San Antonio Ranger

From my presentation in San Antonio a the end of last month, the following appeared in the San Antonio Ranger

Comfort in brands

By: Adriana F. De Leon

Posted: 11/9/07

Brands affect trillions of choices made by billions of consumers each day worldwide based on how a company presents a brand to the public.

Professor Alex Bitterman of the School of Design at the Rochester Institute of Technology lectured about the roles of artists and designers in a branded world to a crowded room of students Oct. 25 in the visual arts center.

“When we think of branding, or brand, we think of consumer products. We see brands that are definitely on our clothing.

‘We see brands on the food we eat. We see brands on the products we choose to buy,” he said.

Brands are in plain view everywhere and have become a part of our lives.

“Over the last 30 years, we developed an emotional attachment with brands much in the same way that we are attached to our friends and to our family,” he said.

For example, Nike is hip, cool and our athletic friend, he said.

Another popular brand is Starbucks; people can locate them easily because the

company has multiple locations.

People can have a popular brand, but people also can dislike brands.

“We’re jealous of them (brands). We’re angry at them because we can’t afford them,” he said.

“So, what makes a brand?” he said.

As an artist, the thinking process is visual, but it is now becoming perceptual because brands can express different meanings to different people. Brands speak to the public without saying a word.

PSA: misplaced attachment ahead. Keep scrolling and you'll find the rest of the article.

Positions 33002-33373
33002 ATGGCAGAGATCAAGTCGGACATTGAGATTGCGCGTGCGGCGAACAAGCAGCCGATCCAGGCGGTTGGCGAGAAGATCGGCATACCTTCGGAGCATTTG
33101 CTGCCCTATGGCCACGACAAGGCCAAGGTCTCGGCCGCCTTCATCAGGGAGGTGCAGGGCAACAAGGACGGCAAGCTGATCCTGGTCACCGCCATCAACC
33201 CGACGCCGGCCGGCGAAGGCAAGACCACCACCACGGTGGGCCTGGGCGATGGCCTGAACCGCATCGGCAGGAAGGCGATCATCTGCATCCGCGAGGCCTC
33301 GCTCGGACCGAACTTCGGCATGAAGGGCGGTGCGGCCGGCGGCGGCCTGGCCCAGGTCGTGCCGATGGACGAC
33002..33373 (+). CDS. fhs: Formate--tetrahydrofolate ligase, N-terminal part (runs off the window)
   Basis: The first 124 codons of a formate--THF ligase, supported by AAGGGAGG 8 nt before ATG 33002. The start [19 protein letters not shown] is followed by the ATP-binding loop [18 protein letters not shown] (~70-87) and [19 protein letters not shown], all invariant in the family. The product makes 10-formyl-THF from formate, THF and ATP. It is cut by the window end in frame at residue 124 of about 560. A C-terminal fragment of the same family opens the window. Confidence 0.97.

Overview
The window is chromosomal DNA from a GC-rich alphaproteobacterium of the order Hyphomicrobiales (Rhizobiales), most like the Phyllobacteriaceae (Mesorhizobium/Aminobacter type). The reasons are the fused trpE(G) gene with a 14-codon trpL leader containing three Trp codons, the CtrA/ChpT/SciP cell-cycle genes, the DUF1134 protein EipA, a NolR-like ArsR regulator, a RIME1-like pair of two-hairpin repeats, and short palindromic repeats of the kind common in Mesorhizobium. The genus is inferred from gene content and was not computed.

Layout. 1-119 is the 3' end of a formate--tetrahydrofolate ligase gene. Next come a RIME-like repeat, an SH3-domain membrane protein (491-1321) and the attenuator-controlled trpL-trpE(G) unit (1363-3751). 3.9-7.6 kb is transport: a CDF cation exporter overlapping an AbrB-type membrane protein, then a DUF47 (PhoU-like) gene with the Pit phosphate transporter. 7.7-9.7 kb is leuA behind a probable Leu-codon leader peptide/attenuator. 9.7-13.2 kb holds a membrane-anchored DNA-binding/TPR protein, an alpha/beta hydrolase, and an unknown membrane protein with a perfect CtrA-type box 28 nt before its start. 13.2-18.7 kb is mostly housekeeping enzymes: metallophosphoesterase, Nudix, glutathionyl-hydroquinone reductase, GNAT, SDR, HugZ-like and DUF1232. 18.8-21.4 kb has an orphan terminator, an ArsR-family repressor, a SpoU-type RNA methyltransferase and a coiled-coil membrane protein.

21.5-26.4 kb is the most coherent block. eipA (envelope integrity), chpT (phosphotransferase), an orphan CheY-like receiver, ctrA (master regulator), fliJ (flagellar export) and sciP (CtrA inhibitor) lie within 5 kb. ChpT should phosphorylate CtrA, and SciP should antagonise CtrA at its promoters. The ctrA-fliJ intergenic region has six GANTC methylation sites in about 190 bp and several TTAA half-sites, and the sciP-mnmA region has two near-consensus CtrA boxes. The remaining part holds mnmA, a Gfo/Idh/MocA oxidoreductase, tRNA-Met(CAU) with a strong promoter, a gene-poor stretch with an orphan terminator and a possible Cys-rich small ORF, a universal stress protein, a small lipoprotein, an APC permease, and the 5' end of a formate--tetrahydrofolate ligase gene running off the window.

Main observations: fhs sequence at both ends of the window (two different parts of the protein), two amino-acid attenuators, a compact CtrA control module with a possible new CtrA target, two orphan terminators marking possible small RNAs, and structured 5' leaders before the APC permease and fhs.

“You can look up at me and know ‘wow, he’s a Mac user, so he thinks more like me than if you were a PC or a Dell user.’ You can read societal cues from me, read social cues from me, without ever having to speak with me,” he said.

It is important for designers and artists to understand how their work fits in with a group of marketers, advertisers and other professionals who produce brands.

The artist has a responsibility to communicate with people and provide accurate information, he said.

“There is also a market emotional connection to the brand.”

When dealing with a healthcare company, an artist must envision how to advertise a specific medication that will provide the medical needs for the patient.

The traditional concept of brands such as bright colors on logos becomes secondary and information design becomes primary because a human being’s health is on the line. “It is our key responsibility to communicate clearly and effectively,” he said.

If Crest brand were to discontinue their product, the world would not end; however, if someone consumes the wrong medicine this could result in a significant problem, he said.

The artist needs to stop and think about the design process when working with a company producing life and death products.

“As you’re working to design brands, think about what they mean, but also what they will provide to the people that are using them,” he said.

Part of the job includes talking to the public and researching information related to the project, he said.

“Find out: Are there logos that look like this logo? Are there identities that look like this brand?” he said.

The best way for a designer to learn is to write the idea on paper and display it for others to see and ask for feedback by the public.

“Ask a thousand people that you know. Find out without saying anything, what does this say to you? What does this communicate to you?”

The feedback will cause the designer to return to the drawing board more than once to produce a more valuable design.

Graphic design sophomore James Jenkings said this opened his eyes because he never thought about how a brand could affect a person.

Professor Marleen Hoover said the presentation was “excellent.”

Bitterman presented challenging thoughts and focused on the responsibilities of a designer, she said.

As brands are changing, the roles of artists and designers must change, but the most important thing to remember is to be ethical, responsible and listen to the public.

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